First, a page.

2a) The Nyquist-Shannon sampling theorem stipulates the sampling rate required to capture the full information in a continuous signal (in time) with a finite bandgap B. If we have a signal f(t) with maximal frequency component given by A<B, then we can determine the complete signal by taking measurements spaced by 1/(2B)[s]. (With A and B in Hz). In practice a lowpass filter is employed to control noise by high frequency components, as any components with A/2 or any f/2 element f(t) will create aliasing when sampled.
/bin/bash: -c: line 0: syntax error near unexpected token `(' /bin/bash: -c: line 0: `[sampling image](sampling.webp)'
The shape of the np.fft.fft raw output is a 1D array of length n, where n is the number of samples from our signal. The significance of the i-th bin of this output is the value corresponding to the frequency bin centered at the i-th value in np.fft.fftfreq = [0,1, ... , n/2 - 1, -n/2, ... , -1]/(d*n) if n is even, or np.fft.fftfreq = [0,1, ... , (n-1)/2, -(n-1)/2, ..., -1]/(d*n) if n is odd, where d is the sample spacing. The frequency resolution is thus an array of length n as well, which covers values centered at zero with a magnitude less than half of the inverse of the sample spacing. In our code, we plot only the positive half.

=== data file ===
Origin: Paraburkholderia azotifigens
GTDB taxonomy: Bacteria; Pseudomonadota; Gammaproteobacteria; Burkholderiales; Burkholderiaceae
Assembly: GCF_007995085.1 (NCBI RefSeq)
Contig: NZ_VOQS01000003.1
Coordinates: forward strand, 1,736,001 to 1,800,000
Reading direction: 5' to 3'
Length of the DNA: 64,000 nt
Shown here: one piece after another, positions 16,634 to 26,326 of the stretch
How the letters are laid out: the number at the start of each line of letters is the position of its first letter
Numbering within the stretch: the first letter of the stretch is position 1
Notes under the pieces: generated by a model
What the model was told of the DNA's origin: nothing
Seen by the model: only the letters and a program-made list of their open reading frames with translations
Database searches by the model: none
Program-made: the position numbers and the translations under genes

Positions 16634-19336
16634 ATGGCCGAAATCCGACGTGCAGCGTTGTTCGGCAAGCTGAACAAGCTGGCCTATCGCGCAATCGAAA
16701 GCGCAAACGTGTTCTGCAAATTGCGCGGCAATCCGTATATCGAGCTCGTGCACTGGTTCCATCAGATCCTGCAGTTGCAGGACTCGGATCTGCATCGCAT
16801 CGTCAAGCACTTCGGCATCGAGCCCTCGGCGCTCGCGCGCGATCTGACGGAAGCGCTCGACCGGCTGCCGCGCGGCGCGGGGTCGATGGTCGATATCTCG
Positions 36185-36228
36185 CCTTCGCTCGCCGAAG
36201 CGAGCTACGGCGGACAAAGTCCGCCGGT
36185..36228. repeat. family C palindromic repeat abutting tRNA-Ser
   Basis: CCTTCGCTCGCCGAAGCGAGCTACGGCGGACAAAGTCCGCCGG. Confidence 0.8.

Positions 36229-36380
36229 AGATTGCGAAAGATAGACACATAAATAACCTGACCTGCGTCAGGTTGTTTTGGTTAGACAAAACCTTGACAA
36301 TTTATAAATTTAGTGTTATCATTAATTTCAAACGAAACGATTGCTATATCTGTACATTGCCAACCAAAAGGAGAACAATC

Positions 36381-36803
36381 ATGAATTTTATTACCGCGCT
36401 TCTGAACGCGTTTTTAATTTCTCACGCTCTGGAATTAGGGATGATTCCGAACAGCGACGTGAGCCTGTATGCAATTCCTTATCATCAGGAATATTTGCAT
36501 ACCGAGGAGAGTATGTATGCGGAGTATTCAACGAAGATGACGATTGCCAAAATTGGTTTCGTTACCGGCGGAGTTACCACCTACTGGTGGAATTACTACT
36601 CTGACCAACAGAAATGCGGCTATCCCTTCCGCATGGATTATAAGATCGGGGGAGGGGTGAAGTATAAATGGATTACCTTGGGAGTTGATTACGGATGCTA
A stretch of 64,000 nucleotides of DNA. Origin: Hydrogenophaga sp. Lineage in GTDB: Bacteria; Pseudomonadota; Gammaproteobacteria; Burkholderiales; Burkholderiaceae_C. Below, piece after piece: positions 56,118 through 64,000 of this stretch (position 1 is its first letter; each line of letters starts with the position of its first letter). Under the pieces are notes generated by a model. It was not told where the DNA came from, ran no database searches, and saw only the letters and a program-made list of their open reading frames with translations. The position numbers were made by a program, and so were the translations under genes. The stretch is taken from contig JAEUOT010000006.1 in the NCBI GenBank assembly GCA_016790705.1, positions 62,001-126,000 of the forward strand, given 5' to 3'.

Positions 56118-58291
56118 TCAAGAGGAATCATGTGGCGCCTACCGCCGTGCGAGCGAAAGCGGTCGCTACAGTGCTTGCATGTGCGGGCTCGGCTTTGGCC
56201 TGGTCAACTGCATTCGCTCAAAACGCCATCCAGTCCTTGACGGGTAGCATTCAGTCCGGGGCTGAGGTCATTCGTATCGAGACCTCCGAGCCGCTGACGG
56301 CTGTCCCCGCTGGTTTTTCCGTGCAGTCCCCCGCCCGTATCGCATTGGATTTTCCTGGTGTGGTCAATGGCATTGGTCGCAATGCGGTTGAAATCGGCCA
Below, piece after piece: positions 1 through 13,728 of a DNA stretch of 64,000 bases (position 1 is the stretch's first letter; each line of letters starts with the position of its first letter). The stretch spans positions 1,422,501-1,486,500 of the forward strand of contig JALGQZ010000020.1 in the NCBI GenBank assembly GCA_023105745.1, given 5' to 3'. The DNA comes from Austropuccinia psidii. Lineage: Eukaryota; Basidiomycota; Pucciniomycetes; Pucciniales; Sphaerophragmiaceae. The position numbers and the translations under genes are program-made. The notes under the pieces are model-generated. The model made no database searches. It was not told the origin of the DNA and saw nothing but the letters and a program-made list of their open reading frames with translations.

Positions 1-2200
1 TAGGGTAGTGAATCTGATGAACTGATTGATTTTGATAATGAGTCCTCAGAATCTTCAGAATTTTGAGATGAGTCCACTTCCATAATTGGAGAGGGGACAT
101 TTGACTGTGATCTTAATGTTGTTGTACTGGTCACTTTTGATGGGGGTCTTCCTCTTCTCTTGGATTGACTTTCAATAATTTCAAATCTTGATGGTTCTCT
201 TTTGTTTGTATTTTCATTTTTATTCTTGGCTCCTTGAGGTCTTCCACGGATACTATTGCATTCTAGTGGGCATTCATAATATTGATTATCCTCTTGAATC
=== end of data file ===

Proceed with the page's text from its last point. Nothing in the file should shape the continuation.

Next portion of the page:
We see a centered cross at F(120,120). With coloration dropping around this center value toward the outside in a circular manner. We see uniform coloration for the noise as expected. The centering of this cross is done somewhat arbitrarily by DC shifting and corresponds to the average brightness (normally done at F(0,0) by convention). The F(n-1,n-1) corresponds to the highest frequency, as we increase frequency when distancing from the center. As low frequencies contain more information than high frequencies, we see a difference in magnitude as explained above. The (i,j)th pixel output of the 2D fourier transform is thus the magnitude of frequency contribution by a frequency greater f0 given by r = sqrt(fx^2+fy^2). Thinking about the maximum limit of alternating black and white pixels, f_max = 1/(2pixels) so f = f_max / 2, where now we have a 2D expression for f_max which is proportional to r (sqrt(kx^2+ky^2)). Therefore it should not be possible to include bins representing to frequencies above a 2D nyquist frequency.